Agenda item

Service Overview: Parking Services


Roy Clark, Parking Services Manager, was present for this item and delivered a presentation outlining the work undertaken by his team. It was noted that the Transport and Projects Team effectively introduced the Borough’s parking restrictions and the Parking Services Team then enforced them. Parking enforcement formed a large portion, but not the entirety, of the work undertaken by the Team and was controlled strictly by various pieces of legislation. Enforcement was carried out by a mixture of foot patrols, vehicle patrols and CCTV monitored areas; patrols took place from 6am to 10pm Monday to Saturday, and 8am to 10pm on Sundays and Bank Holidays.


The key role of parking enforcement was to ensure road safety and to keep congestion clear, it was highlighted that if a driver was present, the enforcement officer would not initially issue a penalty charge notice and would ask them to move away from the area to remove the congestion. The Borough was broken up into either areas with a Parking Management Scheme (PMS) or unrestricted areas; particular areas of concern included: schools, footways, disabled parking areas, dropped kerbs and mini cab/ride hailing app vehicles. It was noted that since 1974 it had been an offence in London to park on the footway, unless where it was specifically stated that vehicles could be parked on the footway; outside of London, the opposite was the case.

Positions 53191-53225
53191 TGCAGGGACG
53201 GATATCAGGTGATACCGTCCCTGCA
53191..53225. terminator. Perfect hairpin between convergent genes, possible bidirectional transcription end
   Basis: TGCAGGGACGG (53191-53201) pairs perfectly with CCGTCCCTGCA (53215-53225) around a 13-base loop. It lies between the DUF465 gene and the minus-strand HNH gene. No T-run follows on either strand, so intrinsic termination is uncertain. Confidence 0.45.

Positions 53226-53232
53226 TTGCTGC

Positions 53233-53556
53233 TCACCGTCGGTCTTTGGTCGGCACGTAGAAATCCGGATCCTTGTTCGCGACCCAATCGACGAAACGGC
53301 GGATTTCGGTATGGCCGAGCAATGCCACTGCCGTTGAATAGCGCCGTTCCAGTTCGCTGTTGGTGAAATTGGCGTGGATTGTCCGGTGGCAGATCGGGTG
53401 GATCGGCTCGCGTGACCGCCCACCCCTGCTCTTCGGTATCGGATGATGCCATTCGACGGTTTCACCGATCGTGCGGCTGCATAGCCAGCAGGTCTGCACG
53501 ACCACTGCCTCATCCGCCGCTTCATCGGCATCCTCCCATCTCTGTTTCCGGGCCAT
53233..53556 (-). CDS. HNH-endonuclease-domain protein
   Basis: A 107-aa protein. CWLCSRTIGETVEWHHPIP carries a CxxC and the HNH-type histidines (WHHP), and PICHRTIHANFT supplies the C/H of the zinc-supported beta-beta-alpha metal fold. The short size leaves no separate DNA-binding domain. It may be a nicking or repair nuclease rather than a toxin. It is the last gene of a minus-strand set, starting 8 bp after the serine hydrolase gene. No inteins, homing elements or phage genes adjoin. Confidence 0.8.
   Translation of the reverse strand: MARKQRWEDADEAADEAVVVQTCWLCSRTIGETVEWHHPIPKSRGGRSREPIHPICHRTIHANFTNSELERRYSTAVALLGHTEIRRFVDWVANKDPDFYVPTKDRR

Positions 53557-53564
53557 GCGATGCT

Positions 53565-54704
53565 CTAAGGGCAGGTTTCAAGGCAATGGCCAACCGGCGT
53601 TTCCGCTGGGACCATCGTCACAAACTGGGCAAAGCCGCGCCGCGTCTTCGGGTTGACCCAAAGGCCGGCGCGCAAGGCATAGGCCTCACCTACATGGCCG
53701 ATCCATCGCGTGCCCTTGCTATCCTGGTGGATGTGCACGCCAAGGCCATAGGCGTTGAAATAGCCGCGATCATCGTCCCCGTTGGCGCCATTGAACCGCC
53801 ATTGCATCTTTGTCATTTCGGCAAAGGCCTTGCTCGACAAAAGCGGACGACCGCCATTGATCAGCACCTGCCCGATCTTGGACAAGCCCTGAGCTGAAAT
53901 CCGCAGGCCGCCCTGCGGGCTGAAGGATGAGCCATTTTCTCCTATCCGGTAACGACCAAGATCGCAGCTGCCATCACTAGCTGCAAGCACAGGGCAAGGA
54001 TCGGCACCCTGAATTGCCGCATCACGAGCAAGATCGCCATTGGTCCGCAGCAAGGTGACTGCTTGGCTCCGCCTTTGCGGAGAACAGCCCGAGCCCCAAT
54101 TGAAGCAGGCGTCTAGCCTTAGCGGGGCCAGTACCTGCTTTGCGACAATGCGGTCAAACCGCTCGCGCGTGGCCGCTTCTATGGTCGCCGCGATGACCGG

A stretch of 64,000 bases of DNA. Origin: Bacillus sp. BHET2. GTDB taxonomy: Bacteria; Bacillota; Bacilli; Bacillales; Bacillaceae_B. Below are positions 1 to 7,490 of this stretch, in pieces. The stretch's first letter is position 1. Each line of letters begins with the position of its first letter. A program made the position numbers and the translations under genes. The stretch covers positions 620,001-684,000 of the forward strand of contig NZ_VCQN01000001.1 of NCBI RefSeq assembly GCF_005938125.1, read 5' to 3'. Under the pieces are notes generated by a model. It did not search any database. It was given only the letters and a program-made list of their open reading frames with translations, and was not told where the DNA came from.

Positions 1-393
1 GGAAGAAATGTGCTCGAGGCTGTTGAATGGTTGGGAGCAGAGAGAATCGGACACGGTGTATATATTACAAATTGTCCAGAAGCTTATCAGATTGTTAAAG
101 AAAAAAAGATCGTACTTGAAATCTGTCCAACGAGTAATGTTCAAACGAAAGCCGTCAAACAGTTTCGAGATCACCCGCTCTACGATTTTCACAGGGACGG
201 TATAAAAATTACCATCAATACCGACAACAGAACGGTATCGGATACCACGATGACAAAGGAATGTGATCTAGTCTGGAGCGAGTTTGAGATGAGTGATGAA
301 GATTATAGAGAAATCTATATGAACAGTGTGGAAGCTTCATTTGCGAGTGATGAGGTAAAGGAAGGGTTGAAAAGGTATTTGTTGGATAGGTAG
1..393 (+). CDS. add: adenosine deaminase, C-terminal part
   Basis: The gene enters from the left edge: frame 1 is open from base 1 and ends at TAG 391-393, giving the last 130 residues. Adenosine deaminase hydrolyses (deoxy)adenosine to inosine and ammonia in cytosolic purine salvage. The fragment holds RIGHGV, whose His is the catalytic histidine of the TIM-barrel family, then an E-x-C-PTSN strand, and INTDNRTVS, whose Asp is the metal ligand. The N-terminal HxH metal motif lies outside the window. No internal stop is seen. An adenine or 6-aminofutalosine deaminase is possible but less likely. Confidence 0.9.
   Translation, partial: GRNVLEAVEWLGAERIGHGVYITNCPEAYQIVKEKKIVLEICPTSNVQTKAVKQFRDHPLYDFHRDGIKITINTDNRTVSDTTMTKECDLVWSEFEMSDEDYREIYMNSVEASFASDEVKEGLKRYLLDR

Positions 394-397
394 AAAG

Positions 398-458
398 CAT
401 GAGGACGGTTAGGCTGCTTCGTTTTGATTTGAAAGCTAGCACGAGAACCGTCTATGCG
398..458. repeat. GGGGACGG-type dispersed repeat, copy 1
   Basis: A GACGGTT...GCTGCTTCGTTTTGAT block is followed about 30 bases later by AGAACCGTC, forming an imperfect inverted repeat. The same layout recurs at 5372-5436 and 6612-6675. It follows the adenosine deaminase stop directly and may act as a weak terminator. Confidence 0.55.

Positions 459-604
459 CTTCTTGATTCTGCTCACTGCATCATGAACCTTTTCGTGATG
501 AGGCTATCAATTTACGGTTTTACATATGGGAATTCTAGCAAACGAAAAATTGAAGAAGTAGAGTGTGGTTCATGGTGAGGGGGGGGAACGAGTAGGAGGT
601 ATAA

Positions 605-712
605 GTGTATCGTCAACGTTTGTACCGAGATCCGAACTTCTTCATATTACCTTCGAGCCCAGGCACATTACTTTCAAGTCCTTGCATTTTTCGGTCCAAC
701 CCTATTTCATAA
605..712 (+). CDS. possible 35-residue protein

Members were informed that the Parking Services Team also administered and processed parking appeals and residents/visitors parking permits, of which the Team issued around 16,000 residents parking permits per year. The Team also operated the Council’s 33 car parks, including all on-street pay and display areas. Further to this, the Team processed the older persons Brown Badge Scheme, of which there currently were around 13,500 brown badge permits on issue. It was noted that another London Borough had introduced a similar scheme after seeing the success of Hillingdon’s scheme.


The Committee discussed elements of Electric Vehicle (EV) charging points and infrastructure and noted that information such as, options for EV charging for residents with no off-street parking and the number of EV charging points that were in the Council’s car parks, would form part of the Committee’s review and information gathering sessions.


Although it was noted that permit charges had increased, and the Team had experienced complaints from residents about this, it had not materialised in a decreased uptake of parking permits. It was noted that, for each household, the first permit and 10 visitor vouchers were free.


By way of clarification, the Committee were informed that Hillingdon did not, and had never, offered any incentives for enforcement officers in issuing a certain quota of penalty charge notices. Further to this, it was written into the Council’s contract with the enforcement provider that no bonus or incentive scheme related to the issuing of penalty charge notices should exist. It was noted that this was often a public perception however it was untrue.


RESOLVED: That the Committee noted the officer’s verbal report.